This ArtBinder Artist’s Spotlight features multi-dimensional artist, Chellis Baird. Baird has a unique and exquisitely textured solo show, Meditative Motions, now on view from November 14-February 20, 2019 at the Louise Nevelson Chapel. Her work employs a rich ballet of human emotion and shared experience woven, twisted, and stretched across her sculptural canvases. The sensational experience of beholding her work invites the viewer to disconnect from the constant demand of digital distractions and contemplate the physical world. We caught up with Baird for an inside look into her current show and what drives her to create.
ArtBinder:What is the inspiration for your artwork and upcoming show?
Chellis Baird: I was deeply inspired by the sacred space Louise Nevelson created for the Chapel at Saint Peters Church. The sculptural environment encourages meditation and reflection through a white monochromatic palette, welcoming the viewer to paint their own colors. Caress, Collide, Crescendo, Cambre, Chasse, Connect, Coupe, and Cloud—a series of white-on-white works that pay respect to Nevelson’s use of white in Nevelson Chapel—explore how contrasting gestures dissolve within themselves or together to offer moments of tethered relationship. As such, the series examines and celebrates communities of connection between individuals.
AB:When did you know you wanted to be an artist? Was there a specific moment of realization?
CB: Painting rainbows under an archway in my parents’ home.
At a very young age I was painting with my father, creating crafts with my grandmothers, and building for hours. My father would give me still life drawing lessons before bed on perspective and line using a coffee mug. My grandmothers, whom I called Betty Boop and BigMama, were both painters and made Valentines, dolls’ clothes and papier mache ornaments.
AB: What is the process by which you create art? How do you work?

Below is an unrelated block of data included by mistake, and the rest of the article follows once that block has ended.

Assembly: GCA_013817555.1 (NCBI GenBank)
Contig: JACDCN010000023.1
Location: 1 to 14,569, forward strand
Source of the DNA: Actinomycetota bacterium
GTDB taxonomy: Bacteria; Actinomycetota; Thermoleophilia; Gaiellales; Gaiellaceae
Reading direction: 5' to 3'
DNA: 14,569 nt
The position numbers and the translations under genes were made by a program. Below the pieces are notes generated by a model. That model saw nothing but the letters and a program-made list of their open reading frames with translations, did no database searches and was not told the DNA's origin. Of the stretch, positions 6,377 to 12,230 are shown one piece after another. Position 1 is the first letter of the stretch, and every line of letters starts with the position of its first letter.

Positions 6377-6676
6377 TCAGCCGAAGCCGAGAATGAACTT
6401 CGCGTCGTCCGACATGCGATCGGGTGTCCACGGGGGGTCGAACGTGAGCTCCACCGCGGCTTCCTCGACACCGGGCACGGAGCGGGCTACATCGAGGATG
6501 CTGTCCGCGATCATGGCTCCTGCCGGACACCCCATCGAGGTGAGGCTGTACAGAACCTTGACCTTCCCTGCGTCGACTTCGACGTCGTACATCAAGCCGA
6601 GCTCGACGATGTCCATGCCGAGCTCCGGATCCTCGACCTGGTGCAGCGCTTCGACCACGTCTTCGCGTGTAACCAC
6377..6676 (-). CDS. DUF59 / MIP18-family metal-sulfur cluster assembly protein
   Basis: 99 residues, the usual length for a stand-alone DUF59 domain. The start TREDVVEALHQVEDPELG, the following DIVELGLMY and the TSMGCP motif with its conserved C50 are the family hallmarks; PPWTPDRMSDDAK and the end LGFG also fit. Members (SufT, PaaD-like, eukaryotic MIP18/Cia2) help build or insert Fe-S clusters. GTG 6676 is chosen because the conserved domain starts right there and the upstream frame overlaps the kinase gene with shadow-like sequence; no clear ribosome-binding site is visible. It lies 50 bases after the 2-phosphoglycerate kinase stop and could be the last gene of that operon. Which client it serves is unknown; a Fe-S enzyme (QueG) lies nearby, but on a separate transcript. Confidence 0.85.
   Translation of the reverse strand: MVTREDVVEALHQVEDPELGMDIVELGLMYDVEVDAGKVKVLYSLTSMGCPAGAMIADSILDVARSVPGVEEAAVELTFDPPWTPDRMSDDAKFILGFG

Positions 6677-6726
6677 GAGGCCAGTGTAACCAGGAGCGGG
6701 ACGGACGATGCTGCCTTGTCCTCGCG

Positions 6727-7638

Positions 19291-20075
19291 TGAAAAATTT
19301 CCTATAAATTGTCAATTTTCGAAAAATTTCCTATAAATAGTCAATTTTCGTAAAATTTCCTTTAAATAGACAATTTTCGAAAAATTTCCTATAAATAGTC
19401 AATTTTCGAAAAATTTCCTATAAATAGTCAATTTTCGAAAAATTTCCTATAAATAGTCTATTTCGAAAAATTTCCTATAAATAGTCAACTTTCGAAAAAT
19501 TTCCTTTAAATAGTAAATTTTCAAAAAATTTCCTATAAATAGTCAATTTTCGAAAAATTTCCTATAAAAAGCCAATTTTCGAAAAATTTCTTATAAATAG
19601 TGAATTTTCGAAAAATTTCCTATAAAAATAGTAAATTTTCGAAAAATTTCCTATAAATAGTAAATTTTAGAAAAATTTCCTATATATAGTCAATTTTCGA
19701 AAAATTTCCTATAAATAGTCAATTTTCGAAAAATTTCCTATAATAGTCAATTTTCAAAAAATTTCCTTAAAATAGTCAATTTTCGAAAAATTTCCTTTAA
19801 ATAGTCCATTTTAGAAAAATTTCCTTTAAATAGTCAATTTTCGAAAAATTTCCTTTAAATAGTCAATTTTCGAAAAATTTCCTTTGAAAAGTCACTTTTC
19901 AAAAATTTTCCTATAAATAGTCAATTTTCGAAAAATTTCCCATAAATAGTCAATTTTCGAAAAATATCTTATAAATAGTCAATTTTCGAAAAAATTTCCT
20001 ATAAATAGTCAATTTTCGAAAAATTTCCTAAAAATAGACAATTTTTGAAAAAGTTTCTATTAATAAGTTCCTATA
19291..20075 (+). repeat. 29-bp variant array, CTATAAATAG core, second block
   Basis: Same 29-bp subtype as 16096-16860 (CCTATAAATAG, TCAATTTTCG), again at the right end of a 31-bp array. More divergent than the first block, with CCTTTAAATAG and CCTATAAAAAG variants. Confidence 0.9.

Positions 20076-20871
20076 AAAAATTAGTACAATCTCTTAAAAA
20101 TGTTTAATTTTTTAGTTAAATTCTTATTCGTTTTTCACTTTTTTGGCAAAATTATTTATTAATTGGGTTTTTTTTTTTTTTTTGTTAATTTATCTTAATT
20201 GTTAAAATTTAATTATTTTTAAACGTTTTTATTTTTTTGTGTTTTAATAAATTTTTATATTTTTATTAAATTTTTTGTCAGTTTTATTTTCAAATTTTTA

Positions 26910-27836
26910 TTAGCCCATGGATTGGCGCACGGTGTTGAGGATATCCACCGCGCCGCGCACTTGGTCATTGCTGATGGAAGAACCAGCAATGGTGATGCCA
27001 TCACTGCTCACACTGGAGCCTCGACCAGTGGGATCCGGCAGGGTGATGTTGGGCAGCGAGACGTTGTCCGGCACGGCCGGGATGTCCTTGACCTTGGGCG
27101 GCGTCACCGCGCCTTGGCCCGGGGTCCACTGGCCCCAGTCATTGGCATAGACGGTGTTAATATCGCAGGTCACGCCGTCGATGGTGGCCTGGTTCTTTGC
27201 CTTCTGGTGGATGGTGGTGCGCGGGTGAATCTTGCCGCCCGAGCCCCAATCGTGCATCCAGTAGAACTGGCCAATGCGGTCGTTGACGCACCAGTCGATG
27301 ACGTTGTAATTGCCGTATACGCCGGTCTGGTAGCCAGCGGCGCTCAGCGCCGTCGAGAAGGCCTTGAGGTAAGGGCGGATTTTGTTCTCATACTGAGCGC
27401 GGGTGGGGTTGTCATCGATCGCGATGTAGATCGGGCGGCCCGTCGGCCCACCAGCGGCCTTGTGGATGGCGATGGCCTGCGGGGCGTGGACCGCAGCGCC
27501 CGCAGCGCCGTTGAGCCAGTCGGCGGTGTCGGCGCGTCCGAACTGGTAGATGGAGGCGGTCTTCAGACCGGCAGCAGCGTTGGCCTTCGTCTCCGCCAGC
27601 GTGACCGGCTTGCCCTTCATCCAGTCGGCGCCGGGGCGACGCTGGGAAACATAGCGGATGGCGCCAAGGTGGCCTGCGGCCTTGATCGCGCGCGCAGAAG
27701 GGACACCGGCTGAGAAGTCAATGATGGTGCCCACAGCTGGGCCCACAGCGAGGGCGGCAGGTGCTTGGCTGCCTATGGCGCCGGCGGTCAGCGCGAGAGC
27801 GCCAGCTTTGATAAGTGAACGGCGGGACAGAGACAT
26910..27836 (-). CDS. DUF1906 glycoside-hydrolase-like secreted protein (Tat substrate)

CB: I blend sculpture, painting, and textiles by weaving emotional explorations of color and form. Building on my experience as a Fashion Designer, I have developed a strong language for texture through fabric. I focus on how materials can articulate movement or feeling, while also dissecting the elements of a painting: fabric, paint, and wood.
AB: What is the conceptual content for your artwork currently? How has that evolved throughout your career?
CB: I work with 4 main themes throughout my process: Being an American Artist, reflecting on the world history of painting, the use of texture in contrast to digital age, and a touch of fashion.
American: Referencing American history of craft while building on the idea of making and maker as artist.
World history of painting: The oldest form of painting is Encaustic which was found on Egyptian tombs, namely post-mortem portraits. I am fascinated with the ingredients of a paining: paint, wood, fabric; I rearrange theses elements to make my statement.
Texture: The earth is a spinning ball of texture; I use texture to contrast how we currently live, in a digital world of slick screens.
Fashion: Personal drive and interest for unique combinations of material that come alive with a human spirit, gesture or attitude.
AB: Where do you draw inspiration from?
CB: Travel, dance, human interactions.
AB: Is there something specific that you consciously do to drive your craft and keep inspiration flowing?
CB: Each work informs the next piece. I often unexpectedly focus on an element from a previous work that becomes the seed of inspiration for my next work. I maintain balance and clarity of ideas by taking ballet and yoga classes a few times a week.
AB: What does your work aim to say? What will you be remembered by?
CB: Raw beauty of life moments. A uniquely creative perspective.
AB: Why do you do what you do? What do you find most rewarding about an artistic career?
CB: Passion, curiosity, and drive to create. The discovery and journey through each piece and watching it unfold.
AB: Does technology play a role in your work? If so, how?
CB: I use intense texture to remind me of the human hand, in contrast to the slick screens we weave our lives through.
In the context of this exhibition, I transform materials to celebrate the transition from the mundane to the sacred, using shadow and light to sculpt a visual language. I want the repetitive patterns in my work to ground and invite the viewer into physical spaces, asking them to uncover their eyes, bodies, and souls by honoring the sacred spaces around us.